April 28, 2011

Book Review: Sir Quinlan & the Swords of Valor

When it comes to Christian fiction, few things delight me more than well-crafted allegory. Which makes it seem somewhat odd that Sir Quinlan was my first experience with Chuck Black’s work. But regardless, this book had me hooked from page one, and I couldn’t put it down.

The story begins with Tav and Twitch—two young knights in training for the service of the Prince of Arrethtrae. Their training is basically just a hobby for them, an enjoyable pastime. But then Tav’s uncle Baylor, who his family considers just a little bit shy of sane, shows up and tells Tav that he wants him to come and join the Swords of Valor. Baylor claims that a deadly war is engulfing the kingdom of Arrethtrae, and that they need men willing to leave everything and join in the battle.

But no one—neither Tav nor Twitch—has seen any sign of a war being fought, so why leave a comfortable and peaceful life at home to chase imaginary enemies and fight unnecessary battles? Tav refuses his uncle’s offer. Baylor offers him two days to think about it and make his final decision.

It is Twitch, however, who finds himself seriously thinking about what it really means to be a knight of the Prince and what a life of service really looks like. It is Twitch who meets Baylor two days later and offers his life in service as one of the Swords of Valor.

At first it seems like the life he’s always dreamed of… until disaster strikes. It is a disaster so terrible that the Swords of Valor disband completely. And it is Twitch’s fault. Ashamed and convinced that he’s incapable of serving the Prince, Twitch returns home.

But his destiny won’t leave him alone, and before long he finds himself back on the road of service to the Prince. Back on the road to rejoining the Swords of Valor. Back on the road to becoming Sir Quinlan.

As I said before, this book had me hooked from page one and held me until the end. It has a classic plot filled with page-turning drama and delicious, breath-taking action. Best of all, there is a deeply moving and convicting message woven through the story. Unlike a lot of attempts at allegory, the author doesn’t pause the story to ‘preach’. The reader knows the message is there and understands what it is saying, but Chuck Black has done a stellar job of weaving it seamlessly into the natural structure of the story.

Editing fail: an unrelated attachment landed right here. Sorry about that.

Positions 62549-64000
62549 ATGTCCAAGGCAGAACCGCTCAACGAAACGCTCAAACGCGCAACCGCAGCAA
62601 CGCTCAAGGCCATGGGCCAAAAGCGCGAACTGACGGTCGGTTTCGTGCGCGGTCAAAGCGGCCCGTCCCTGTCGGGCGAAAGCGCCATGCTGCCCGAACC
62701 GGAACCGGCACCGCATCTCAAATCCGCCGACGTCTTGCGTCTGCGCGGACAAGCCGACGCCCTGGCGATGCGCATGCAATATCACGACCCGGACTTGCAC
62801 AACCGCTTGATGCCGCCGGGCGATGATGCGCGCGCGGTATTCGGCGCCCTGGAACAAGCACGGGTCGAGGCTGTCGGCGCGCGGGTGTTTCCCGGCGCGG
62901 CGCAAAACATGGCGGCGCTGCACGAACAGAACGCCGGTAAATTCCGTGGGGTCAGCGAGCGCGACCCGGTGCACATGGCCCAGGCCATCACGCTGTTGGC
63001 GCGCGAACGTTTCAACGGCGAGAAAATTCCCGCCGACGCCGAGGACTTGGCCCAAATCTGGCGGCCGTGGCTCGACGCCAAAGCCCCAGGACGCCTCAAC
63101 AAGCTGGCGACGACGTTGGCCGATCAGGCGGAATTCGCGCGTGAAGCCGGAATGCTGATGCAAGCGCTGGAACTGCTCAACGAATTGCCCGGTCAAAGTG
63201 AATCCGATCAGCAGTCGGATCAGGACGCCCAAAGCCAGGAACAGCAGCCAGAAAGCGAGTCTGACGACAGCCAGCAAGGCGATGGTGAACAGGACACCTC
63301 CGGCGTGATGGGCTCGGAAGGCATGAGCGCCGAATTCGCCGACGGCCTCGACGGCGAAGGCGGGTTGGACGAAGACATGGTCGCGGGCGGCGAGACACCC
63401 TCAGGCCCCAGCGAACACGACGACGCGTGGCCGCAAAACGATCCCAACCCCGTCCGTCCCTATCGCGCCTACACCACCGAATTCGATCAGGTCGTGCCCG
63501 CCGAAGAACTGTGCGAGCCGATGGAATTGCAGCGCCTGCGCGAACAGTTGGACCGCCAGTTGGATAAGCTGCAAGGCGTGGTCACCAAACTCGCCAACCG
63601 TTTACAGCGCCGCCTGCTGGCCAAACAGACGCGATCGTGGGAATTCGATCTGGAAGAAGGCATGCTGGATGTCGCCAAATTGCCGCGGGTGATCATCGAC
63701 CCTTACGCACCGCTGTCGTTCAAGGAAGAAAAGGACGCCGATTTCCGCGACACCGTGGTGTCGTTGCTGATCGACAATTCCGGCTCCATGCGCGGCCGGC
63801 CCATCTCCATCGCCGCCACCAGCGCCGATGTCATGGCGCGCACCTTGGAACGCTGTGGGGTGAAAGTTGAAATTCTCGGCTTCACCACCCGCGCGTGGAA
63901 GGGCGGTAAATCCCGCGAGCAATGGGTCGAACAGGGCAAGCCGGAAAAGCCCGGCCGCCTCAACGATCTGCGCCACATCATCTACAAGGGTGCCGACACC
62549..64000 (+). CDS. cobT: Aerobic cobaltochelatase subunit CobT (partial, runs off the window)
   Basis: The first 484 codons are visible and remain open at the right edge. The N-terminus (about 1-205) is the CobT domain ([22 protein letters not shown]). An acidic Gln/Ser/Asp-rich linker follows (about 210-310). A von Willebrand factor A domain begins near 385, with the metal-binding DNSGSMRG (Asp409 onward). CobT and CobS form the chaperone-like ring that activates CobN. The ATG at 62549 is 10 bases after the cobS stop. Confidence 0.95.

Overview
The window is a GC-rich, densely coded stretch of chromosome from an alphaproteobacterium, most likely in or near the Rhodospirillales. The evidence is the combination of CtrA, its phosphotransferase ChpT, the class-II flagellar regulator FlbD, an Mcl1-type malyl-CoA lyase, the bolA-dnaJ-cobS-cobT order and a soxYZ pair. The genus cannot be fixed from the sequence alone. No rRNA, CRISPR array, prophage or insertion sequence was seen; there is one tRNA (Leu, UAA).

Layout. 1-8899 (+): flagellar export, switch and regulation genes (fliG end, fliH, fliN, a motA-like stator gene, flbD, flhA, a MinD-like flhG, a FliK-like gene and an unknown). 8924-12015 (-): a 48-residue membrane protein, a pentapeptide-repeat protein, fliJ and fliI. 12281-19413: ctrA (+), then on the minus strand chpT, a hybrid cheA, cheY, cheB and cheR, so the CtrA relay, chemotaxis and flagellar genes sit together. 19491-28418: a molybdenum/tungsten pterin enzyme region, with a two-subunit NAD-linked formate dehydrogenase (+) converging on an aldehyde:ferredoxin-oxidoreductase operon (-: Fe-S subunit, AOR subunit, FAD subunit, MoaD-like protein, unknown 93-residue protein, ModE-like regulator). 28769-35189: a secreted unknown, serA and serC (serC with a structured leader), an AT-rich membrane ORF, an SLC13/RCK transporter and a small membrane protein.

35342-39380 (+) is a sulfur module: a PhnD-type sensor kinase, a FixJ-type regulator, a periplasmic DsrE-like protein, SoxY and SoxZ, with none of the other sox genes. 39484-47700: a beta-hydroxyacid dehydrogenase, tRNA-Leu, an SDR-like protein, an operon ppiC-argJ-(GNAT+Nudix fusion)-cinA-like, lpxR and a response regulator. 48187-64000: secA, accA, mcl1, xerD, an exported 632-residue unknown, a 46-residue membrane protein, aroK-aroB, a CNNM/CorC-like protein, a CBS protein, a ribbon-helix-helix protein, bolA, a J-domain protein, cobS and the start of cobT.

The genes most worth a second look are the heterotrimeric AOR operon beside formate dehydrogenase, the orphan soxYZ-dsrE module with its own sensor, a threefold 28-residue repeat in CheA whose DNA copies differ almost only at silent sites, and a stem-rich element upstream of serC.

Sir Quinlan and the Swords of Valor is a book I will definitely be coming back to for a re-read, and there will be many more of Chuck Black’s books joining Sir Quinlan on my bookshelf!


I received this book free of charge from Waterbrook Multnomah in exchange for my review. A favorable review is not required; Waterbrook is committed to gathering honest opinions about the books they publish.


  1. I've read several of his books--I found them good, but not really meant for those familiar with the genre...like, if you've read Narnia, LotR, etc...it falls slightly flat

  2. I agree that the scope of the stories is somewhat smaller, and you don't get quite as much by way of world-building as you would with, say, Lewis or Tolkien, but I think allegory has to be approached with a somewhat different mindset than general fantasy. With fantasy, you're reading it for the adventure. If there's a message woven into it, great, but you don't read it for that purpose. With allegory, on the other hand, you basically read it for the message. If the message has been crafted into an epic adventure, so much the better.
    That's my personal opinion, anyway, as a somewhat-biased lover of allegory. : )

  3. But I approached it expecting fantasy, and I prefer "applicable" over "allegory" most of them time. Like, the only entirely allegorical work I read was Pilgrim's Progress, and that's a classic.

  4. If you liked The Pilgrim's Progress, have you read The Holy War by the same author? I've read the Pilgrim's Progress four times and love it, but in my opinion, The Holy War leaves it in the dust. It's an amazing read!


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